Monday, August 31, 2009

Eat Cake

We read a lot of books, watch a lot of movies… many are good, too many are horrible, and few fantastic make the favourite list! But there are a few that leave their own mark, even if they were not appreciated worldwide and we don’t often hear about them. And they are slowly forgotten – the marginalised!

Lets see, we all hear about DDLJ and 'Sholay', but who really talks about ‘Dor’ or a very sweet personal favourite named ‘Socha na tha’? We all hear about ‘The monk who sold his Ferrari’ and ‘Shantaram’ but I’m probably the only one who’ll mention ‘Eat Cake’!

‘Eat Cake’ is one very lovely book I had once read – about 2-3 years back. It’s not a literary genius and doesn’t have a very brilliant plot, nor is it a heart wrenching drama. It’s a very simple book about a simple housewife who tries to pull her family out of a financial crisis with the help of her cakes.
Even as a young girl, this lady develops a close bond with baking, especially cakes. And her love for those cakes is brought out in almost every page of the book. Her life, her dreams, her problems too are described with the help of the many cakes she regularly bakes. Every layer, every scent, every flavour has its own meaning. And it leaves you craving for a cake of your own, even though her family really wishes she would stop baking them on a daily basis.

It even finishes with 2 lovely recipes for cakes in the end.

This book without doubt is meant for a foodie – one who can appreciate the writer’s and the protagonist’s cake fetish. And I enjoyed it for that, it’s still on my mind after so many years and I wanted to make a little mention about it here.

Of course, I should also mention that the book I had read was an abridged version – part of the RD special editions – which meant that the story was over within 100 pages, and I sincerely don’t think that the book had any more to offer. But if you’re looking for something light to take you away from stress, here’s a cute next-door story for a pleasant evening read.

Go… Eat Cake!

Wednesday, August 26, 2009

Silence plz...

Forget enochlophobia, crowds…
Forget slums and the stench
Forget the sheer size and the volume
Forget pollution and the smoke, the dust…
I might get used to them. But the one thing about Mumbai that I might never adjust to is the constant level of noise, the relentless activity, steady undying commotion in high decibels.

I am such a silence loving person that Mumbai literally gets on to my nerves.

Currently I’m sitting in my aunt’s one-bedroom ground floor flat in Andheri (E) trying to get on with my Financial Management Foreign Exchange problems, while a huge, loud Ganesh procession is passing by blocking the traffic, so that all I can concentrate on is the drums, tashe, loudspeaker-ed Marathi songs coupled with the blaring horns of the traffic while the Dollars, Pounds and Yen on my notebook do a well choreographed Tandav Nrutya in front of my eyes.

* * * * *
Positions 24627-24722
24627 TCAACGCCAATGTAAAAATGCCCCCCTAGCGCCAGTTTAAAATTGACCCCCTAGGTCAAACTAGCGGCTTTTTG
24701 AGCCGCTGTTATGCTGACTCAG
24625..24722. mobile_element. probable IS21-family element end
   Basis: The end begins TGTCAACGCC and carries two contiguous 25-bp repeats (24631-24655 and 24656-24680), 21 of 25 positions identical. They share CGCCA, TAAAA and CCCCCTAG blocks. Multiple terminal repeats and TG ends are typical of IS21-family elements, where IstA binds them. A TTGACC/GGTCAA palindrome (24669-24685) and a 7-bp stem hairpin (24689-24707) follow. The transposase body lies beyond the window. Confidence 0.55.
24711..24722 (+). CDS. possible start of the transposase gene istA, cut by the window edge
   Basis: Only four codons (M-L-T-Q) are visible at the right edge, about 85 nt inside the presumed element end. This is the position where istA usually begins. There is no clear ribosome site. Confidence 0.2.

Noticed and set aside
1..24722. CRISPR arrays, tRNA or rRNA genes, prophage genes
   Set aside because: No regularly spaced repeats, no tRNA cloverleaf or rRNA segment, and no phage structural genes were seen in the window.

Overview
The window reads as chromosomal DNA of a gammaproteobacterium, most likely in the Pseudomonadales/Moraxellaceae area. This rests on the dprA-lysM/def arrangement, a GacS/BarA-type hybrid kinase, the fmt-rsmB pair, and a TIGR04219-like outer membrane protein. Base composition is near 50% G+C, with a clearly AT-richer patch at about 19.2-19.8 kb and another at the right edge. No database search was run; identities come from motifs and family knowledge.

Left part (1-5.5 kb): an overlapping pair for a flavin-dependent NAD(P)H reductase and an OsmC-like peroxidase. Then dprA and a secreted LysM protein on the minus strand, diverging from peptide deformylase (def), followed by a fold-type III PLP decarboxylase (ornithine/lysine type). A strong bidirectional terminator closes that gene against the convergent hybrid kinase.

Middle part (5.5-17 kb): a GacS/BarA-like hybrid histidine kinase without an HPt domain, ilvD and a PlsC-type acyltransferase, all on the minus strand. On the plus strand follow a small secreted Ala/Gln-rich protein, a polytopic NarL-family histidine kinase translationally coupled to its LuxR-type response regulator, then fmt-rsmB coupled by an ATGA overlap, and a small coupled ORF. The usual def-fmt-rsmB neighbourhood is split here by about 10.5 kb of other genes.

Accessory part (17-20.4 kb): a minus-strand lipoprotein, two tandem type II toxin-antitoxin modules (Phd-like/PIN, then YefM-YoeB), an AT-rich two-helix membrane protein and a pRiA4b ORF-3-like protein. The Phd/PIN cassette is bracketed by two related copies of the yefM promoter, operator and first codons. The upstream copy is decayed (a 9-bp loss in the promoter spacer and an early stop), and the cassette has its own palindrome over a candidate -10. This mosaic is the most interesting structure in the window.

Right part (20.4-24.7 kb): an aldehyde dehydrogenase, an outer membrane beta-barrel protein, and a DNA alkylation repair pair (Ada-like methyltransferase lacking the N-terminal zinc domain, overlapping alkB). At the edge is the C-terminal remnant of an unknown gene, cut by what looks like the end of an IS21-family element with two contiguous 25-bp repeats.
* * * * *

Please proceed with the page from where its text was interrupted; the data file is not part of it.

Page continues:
Yes, it’s a festival of a lot of joy, exuberance and splendour. There’s absolutely no way you can escape the energy. But why-oh-why do we need to turn it into a freaking carnival?

The same was with 'Gokulashtami' a week back. Just outside on the street on the morning of 14th August, I was greeted with a huge road block as I walked back home from my classes. The traffic had been diverted and a huge pillar was being lifted supporting a horizontal rope tied between two tall buildings on which was dangling a small earthen pot i.e. ofcourse the prized Dahi-Handi. I hurried inside expecting the worst and it came… sooner than I had anticipated. 10 minutes later, the loudspeakers started with ‘Dhan Te Nan – Ta na na na…’

20 minutes later – (Song: Singh is King)
It has reached an unbearable pitch, and I can already feel the old migraine kicking up.

12 noon – (Song: My Desi girl.)
I can hear my brain pounding against the walls of my skull, synchronising a nice background beat to go with the music while I wholeheartedly prayed the Desi guys to get on with the Dahi Handi.

By 2 pm – (Song: And we twist)
I’m twisting and turning in bed trying to drift into oblivion with pillow over my head, buried deep inside the blanket.

By 4 pm – My brain is numb, and my ears seem to be revolting. I have two large cotton balls stuffed in them with no use, and I have tears in my eyes. I mean who plays ‘Main talli ho gayi’ on Gokulashtami?

6 pm – Finally the Govinda team arrives to break the handi and claim the prize and I silently begin the countdown. (Song – Govinda aala re aala)

8 pm – Suddenly everything goes quiet. Have I gone deaf?
But no, the handi is down, the team has claimed their prize and the crowd slowly disperses. I have tears in my eyes again… this time of happiness!

I had immensely enjoyed the festival of Gokulashtami before this, but this year was a totally new experience – different and in no ways pleasant. If the Dahi Handi fod was scheduled so late then what inspired the need to play Bollywood songs throughout the day? Who had asked for such atrocious free entertainment? Is it just me who cannot understand the public mortification of our festivals?

But ofcourse with Ganesh Chaturthi coming up, I knew this was just the beginning.

To be contd…

Sunday, August 23, 2009

Kaminey

Dhan te nan... ta na na na!